Just a handful of Astros who won last year's World Series were with the team when their rebuild began, a signal to the Orioles and their fans that they might not see the current players around when the winning returns.
Chris Davis and Mark Trumbo are working to rebound from frustrating performances last season, and it’s impossible to understate what it would mean for the Orioles if both of them had big bounce-back seasons in 2018.
The Orioles reluctantly packed up for a long road trip on Sunday and left the friendly confines of Camden Yards, where they have piled up more home victories than any other major league team and own the sport's second-best home winning percentage. It didn't hurt that they took advantage of a couple of soft opponents to close out their recent homestand with a five-game winning streak or that they have played more home games than any other team, but winning more than 70 percent of your home games
On Friday, the Orioles will open their longest road trip of the season thus far: a three-city, nine-game, 10-day trip that will take them to face the Los Angeles Angels, Houston Astros and Cleveland Indians, forcing them to play games in three different time zones.
Major League Baseball tried something a little different this year, syncing up all games on Oct. 4 to potentially ramp up excitement in case any playoff races could be decided or tiebreakers forced on the final day of the regular season.
It's still possible for the Orioles to go on the mother of all late-season winning streaks and climb over several other clubs to snatch the second American League wild card entry, but it's still not plausible.
Orioles starting pitcher Wei-Yin Chen allowed just one run in 7 1/3 innings pitched, Adam Jones and Chris Davis hit home runs and closer Zach Britton held on during a touch ninth inning to beat the Seattle Mariners, 3-2.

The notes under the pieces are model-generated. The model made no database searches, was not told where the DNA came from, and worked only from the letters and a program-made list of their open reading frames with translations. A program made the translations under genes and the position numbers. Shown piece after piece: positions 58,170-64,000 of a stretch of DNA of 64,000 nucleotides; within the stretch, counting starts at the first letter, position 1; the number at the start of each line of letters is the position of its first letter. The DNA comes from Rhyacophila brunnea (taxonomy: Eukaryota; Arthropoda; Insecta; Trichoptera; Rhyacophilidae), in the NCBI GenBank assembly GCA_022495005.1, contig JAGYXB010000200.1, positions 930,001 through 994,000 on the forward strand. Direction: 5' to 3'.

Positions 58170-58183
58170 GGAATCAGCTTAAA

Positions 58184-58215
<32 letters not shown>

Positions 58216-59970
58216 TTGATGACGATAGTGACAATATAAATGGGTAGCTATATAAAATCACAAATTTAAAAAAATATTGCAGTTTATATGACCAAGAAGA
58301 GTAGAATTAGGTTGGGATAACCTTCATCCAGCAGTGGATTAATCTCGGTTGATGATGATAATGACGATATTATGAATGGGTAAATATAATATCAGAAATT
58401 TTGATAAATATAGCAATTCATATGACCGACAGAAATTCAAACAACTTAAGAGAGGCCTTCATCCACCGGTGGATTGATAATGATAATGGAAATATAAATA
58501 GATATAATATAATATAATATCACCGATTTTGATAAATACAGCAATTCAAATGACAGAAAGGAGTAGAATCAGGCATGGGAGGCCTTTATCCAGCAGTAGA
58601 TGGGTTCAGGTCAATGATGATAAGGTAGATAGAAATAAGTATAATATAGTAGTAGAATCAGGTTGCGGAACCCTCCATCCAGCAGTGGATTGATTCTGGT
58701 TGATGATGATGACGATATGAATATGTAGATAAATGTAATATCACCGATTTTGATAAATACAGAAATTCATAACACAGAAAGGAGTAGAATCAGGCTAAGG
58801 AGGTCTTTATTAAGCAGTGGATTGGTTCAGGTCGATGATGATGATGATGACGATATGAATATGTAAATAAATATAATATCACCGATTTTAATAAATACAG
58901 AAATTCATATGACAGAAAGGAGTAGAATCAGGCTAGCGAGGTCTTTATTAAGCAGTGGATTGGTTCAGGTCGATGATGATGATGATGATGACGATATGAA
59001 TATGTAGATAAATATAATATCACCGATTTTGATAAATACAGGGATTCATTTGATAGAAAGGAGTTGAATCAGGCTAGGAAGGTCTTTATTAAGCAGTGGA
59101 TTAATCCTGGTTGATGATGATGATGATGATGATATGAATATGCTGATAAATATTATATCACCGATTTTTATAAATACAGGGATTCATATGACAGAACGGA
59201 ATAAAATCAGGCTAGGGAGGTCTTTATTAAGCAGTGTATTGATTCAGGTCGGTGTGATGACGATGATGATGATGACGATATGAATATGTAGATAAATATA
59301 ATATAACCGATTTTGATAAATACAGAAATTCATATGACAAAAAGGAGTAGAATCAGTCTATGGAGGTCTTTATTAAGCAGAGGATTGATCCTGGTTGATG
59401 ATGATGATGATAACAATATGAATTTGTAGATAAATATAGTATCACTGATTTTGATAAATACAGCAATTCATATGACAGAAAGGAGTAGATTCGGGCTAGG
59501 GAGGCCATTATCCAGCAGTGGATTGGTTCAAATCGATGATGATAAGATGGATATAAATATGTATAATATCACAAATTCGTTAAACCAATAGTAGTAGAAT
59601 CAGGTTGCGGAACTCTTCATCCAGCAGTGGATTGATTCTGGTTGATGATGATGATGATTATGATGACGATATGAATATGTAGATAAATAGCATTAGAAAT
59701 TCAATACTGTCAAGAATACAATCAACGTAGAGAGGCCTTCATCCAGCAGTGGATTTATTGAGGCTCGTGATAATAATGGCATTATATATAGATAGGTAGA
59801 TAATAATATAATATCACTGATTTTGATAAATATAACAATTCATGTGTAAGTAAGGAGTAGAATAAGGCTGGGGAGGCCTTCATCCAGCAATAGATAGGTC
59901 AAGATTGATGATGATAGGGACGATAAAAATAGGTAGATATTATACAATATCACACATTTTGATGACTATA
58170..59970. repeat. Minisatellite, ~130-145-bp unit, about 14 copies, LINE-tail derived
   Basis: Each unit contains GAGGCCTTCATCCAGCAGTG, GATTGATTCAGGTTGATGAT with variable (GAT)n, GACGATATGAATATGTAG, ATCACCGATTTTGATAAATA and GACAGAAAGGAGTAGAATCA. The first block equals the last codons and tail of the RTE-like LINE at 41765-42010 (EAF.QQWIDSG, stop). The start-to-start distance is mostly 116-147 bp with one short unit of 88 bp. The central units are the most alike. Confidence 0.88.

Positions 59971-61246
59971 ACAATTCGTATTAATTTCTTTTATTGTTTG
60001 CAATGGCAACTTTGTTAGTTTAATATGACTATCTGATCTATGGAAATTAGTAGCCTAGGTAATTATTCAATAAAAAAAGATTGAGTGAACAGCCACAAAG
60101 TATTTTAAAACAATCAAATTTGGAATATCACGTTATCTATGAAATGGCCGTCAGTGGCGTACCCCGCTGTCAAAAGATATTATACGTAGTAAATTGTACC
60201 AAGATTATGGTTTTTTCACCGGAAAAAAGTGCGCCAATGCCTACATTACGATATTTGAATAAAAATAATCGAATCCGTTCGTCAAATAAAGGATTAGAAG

Orioles were hoping they'd get right-hander Chris Tillman back on the mound Friday against the Los Angeles Angels. The best-case scenario now is that Tillman returns from a sprained left ankle in time for Sunday's series finale in Anaheim, not far from where he grew up. If not there, he'll likely start Monday's opener in Seattle against the Mariners, the club that drafted him in 2006.
Minutes after the Orioles¿ week-long homestand ended with a 6-1 loss to the Detroit Tigers, manager Buck Showalter¿s mind was already on to the team¿s next challenge, their nine-game, 10-day West Coast road trip to Oakland, Anaheim and Seattle.
A set of hot streaks catapulted some long-gone teams back into the rankings this week, including a pair of American League East teams. Were the Orioles one of them? As always, these rankings are completely subjectively, yet still objectively correct.
A decade ago, it was nicknamed the "American League Beast," the biggest, baddest division in all of baseball. It featured the sport's two free-spending behemoths and three other talented but inferior teams that seemingly prayed for the gift of realignment to win a title. But the American League East has become — gasp — anyone's race each season, with four clubs winning the division title in the past five years. Only the Toronto Blue Jays haven't captured the crown recently.
The Orioles' trade with the Boston Red Sox on Thursday that added left-handed reliever Andrew Miller to the bullpen was received with positive reviews in the clubhouse, both for what he does on the mound and what he won't be doing anymore.
If reports are true that the Oakland Athletics have made their second blockbuster deal of the summer and sent Cuban slugger Yoenis Cespedes to the Red Sox for Jon Lester and Jonny Gomes, then there¿s really only one way to look at the situation: A¿s president Billy Beane has decided that it¿s now or never.
In Monday night's series opener against the Los Angeles Angels, Adam Jones hit a pair of two-run homers for his fifth career multihomer game, providing the Orioles with all the offense they needed in a 4-2 victory at Angel Stadium of Anaheim.
The Orioles had to make a roster move in order to recall right-hander Bud Norris from Double-A Bowie to make tonight's start, and they optioned catcher Steve Clevenger back to Triple-A Norfolk before the game.
The Orioles might have the chance to play the Oakland Athletics again in October, with much higher stakes on the line. But following a humbling, 10-2 loss Sunday afternoon, the Orioles couldn't escape Oakland quick enough.
The Orioles, currently four games up on the second-place Toronto Blue Jays in the American League East, will lead off the second half by playing 29 consecutive games against teams with a record of .500 or better.